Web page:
I live in Uganda and travel to other countries in Africa a few times a year. Recently, they have begun to check more for yellowfever cards when people travel. I have several friends that have been asked for the cards, and if they forgot them they just vaccinate them in the airport!!
DH and I have both had yellowfever vaccines, since we got them before I really knew anything about vaccines, but neither of my children have had it. I also check the WHO statistics on yellow fever and there is no yellow fever currently in Uganda, and it hasn't been in any of the places we have brought the children.
I am concerned one of these times they will ask for our cards, and there is no way in h*ll i would let them vaccinate my children and then get on a plane with no access to emergency medical care.
Is there any kind of exemption program for yellowfever? I'm hoping that DH and I having our cards will be enough, but I am very concerned about this
Loving wife to DH and mama to DD (11/08) and DS (2/12)
Medical Waivers (Exemptions)
Some countries do not require an ICVP for infants younger than a certain age (<6 months, <9 months, or <1 year of age, depending on the country). Age requirements for vaccination for individual countries can be found in the Yellow Fever and Malaria Information, by Country section in this chapter. For medical contraindications, a physician who has decided to issue a waiver should fill out and sign the Medical Contraindications to Vaccination section of the ICVP (Figure 3-02). The clinician should also do the following:
- Give the traveler a signed and dated exemption letter on the physician’s letterhead stationery, clearly stating the contraindications to vaccination and bearing the stamp used by the yellow fever vaccination centers to validate the ICVP.
- Inform the traveler of any increased risk for yellow fever infection associated with nonvaccination and how to minimize this risk by avoiding mosquito bites.
Reasons other than medical contraindications are not acceptable for exemption from vaccination. The traveler should be advised that issuance of a waiver does not guarantee its acceptance by the destination country. On arrival at the destination, the traveler may be faced with quarantine, refusal of entry, or vaccination on site. To improve the likelihood that the waiver will be accepted at the destination country, clinicians can suggest that the traveler take the following additional measures before beginning travel:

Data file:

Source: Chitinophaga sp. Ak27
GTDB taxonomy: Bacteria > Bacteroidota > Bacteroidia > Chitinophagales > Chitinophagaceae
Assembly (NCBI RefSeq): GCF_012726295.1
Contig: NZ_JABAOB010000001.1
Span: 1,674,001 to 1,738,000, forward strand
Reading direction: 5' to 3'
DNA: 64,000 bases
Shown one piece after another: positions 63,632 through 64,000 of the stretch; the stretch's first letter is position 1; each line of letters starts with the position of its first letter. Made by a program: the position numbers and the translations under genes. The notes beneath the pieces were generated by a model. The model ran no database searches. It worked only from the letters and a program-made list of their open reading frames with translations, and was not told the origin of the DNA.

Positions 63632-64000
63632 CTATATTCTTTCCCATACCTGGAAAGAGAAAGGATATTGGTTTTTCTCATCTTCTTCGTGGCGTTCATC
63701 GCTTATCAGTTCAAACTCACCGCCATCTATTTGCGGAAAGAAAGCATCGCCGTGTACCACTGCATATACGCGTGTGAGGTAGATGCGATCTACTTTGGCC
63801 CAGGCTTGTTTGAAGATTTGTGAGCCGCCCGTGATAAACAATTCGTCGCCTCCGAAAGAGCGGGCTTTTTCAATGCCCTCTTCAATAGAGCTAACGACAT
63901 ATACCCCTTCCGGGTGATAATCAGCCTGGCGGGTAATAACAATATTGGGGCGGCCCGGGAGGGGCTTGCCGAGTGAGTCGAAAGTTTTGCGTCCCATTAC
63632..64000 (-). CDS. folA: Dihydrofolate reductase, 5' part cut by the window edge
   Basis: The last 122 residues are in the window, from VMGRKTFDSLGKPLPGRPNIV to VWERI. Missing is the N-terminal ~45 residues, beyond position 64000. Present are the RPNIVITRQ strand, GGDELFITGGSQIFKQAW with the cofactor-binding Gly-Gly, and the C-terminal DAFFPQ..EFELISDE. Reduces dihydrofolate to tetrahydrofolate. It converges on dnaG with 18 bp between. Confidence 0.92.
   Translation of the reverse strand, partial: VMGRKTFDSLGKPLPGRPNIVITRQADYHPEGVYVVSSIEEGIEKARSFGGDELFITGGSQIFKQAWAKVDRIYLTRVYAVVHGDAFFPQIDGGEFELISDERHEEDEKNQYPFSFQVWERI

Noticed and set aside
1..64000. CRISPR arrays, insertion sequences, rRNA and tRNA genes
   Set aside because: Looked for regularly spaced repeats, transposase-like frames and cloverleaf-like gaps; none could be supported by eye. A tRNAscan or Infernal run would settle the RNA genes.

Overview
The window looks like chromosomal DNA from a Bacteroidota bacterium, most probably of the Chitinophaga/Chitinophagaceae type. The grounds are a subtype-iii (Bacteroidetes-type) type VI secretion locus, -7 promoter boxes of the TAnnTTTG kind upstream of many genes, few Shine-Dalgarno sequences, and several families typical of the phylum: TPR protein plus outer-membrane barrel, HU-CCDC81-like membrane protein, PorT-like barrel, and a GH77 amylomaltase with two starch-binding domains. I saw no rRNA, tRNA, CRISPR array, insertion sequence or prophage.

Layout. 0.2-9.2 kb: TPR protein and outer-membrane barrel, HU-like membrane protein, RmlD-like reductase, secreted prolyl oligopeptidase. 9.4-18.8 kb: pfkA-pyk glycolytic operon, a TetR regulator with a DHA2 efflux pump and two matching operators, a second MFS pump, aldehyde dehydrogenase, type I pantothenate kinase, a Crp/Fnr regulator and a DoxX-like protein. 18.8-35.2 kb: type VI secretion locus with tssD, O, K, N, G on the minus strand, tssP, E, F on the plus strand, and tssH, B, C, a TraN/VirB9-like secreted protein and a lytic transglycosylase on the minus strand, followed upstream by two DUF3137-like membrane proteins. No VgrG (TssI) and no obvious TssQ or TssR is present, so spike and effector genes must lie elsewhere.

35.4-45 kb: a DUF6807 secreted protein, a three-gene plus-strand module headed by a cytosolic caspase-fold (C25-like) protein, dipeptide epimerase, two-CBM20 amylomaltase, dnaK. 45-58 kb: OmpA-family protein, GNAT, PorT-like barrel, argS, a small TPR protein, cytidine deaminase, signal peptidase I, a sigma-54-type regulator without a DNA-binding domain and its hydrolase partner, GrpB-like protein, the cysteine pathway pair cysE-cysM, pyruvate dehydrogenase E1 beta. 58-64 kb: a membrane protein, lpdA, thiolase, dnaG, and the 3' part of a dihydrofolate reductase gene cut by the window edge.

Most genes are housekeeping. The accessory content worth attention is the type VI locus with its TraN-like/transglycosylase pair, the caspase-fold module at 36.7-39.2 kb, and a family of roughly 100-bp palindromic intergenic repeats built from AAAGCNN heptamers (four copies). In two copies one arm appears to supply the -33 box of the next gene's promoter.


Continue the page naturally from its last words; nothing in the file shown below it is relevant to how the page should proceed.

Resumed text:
- Obtain specific and authoritative advice from the embassy or consulate of the destination country or countries.
- Request documentation of requirements for waivers from embassies or consulates and retain these along with the completed Medical Contraindication to Vaccination section of the ICVP.
Table 3-24. Countries that require proof of yellow fever vaccination from all arriving travelers1
Central African Republic
Congo, Repubic of the
Democratic Republic of Congo
São Tomé and Príncipe
1 Country requirements for yellow fever vaccination are subject to change at any time; therefore, CDC encourages travelers to check with the destination country’s embassy or consulate before departure.
As was shown in my post above, medical exemptions are the only available exemptions.
One contraindication to the yellow fever vaccine is "allergy to a vaccine component."
Is it possible that your children might have a "severe allergy" to any of the vaccine ingredients?
Yellow fever vaccine is contraindicated for people with a history of hypersensitivity to any of the vaccine components, including eggs, egg products, chicken proteins, or gelatin. The stopper used in vials of vaccine also contains dry latex rubber, which may cause an allergic reaction. http://wwwnc.cdc.gov/travel/yellowbook/2012/chapter-3-infectious-diseases-related-to-travel/yellow-fever